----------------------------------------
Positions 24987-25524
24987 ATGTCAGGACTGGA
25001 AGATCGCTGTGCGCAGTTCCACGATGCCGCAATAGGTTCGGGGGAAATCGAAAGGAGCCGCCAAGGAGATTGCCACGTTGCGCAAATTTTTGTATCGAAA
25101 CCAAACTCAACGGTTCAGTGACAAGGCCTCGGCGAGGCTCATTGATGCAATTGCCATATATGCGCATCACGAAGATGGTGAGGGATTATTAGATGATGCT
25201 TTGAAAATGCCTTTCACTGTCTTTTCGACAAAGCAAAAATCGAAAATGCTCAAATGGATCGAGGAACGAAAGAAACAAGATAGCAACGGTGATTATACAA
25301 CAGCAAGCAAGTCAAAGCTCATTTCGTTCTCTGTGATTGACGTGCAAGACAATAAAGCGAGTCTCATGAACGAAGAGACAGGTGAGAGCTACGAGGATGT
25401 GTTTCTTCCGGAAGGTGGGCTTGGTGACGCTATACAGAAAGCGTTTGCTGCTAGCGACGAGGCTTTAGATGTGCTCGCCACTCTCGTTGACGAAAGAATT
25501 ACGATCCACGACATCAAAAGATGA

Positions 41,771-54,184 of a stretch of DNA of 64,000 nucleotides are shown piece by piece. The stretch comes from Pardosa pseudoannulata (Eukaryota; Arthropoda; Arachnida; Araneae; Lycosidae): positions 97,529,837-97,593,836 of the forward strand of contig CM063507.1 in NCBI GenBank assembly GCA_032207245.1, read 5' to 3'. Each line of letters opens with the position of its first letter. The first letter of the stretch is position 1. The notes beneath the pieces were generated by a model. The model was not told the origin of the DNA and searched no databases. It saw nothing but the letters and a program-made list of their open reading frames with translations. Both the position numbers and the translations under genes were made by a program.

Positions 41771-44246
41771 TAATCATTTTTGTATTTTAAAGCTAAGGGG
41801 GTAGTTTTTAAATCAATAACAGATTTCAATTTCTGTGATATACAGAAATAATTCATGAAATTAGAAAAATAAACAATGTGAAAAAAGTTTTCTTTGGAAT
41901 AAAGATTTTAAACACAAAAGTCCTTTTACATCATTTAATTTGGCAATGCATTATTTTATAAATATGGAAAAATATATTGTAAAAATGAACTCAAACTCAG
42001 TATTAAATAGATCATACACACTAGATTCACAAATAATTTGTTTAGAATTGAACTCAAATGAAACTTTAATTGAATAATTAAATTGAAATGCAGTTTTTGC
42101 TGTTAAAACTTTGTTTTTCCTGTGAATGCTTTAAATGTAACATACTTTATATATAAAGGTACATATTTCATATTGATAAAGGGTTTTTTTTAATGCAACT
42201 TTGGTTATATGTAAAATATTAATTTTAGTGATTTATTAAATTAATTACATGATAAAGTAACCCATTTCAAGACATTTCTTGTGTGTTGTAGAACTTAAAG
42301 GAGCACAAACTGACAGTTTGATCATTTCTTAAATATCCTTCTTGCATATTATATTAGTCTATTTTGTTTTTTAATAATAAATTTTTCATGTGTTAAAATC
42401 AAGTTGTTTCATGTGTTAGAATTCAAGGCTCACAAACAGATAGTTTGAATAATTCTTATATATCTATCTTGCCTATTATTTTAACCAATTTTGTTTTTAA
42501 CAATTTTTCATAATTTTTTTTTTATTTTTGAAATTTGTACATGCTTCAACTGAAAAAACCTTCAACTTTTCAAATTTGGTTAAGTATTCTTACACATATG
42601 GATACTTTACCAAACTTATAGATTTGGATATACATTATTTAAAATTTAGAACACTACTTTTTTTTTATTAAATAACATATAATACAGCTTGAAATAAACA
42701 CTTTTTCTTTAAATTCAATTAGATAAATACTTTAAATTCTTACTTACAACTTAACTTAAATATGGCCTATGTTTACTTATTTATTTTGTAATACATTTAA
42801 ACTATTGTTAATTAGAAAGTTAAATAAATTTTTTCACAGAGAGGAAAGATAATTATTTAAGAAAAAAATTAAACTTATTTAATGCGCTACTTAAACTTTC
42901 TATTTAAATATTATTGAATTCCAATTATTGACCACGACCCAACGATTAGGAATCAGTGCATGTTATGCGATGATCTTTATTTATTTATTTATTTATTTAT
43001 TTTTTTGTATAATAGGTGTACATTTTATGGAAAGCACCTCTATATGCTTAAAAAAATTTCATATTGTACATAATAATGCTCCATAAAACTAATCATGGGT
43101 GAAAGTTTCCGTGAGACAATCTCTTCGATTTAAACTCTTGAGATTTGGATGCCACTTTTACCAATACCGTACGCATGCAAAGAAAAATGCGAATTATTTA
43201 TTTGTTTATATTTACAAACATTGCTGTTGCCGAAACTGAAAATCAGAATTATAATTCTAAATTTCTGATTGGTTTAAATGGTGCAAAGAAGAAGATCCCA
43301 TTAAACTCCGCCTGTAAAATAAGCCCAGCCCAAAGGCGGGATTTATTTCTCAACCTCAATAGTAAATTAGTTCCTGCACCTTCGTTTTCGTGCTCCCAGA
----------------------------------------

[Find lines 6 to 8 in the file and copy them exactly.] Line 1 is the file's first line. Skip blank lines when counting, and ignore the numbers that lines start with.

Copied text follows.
25301 CAGCAAGCAAGTCAAAGCTCATTTCGTTCTCTGTGATTGACGTGCAAGACAATAAAGCGAGTCTCATGAACGAAGAGACAGGTGAGAGCTACGAGGATGT
25401 GTTTCTTCCGGAAGGTGGGCTTGGTGACGCTATACAGAAAGCGTTTGCTGCTAGCGACGAGGCTTTAGATGTGCTCGCCACTCTCGTTGACGAAAGAATT
25501 ACGATCCACGACATCAAAAGATGA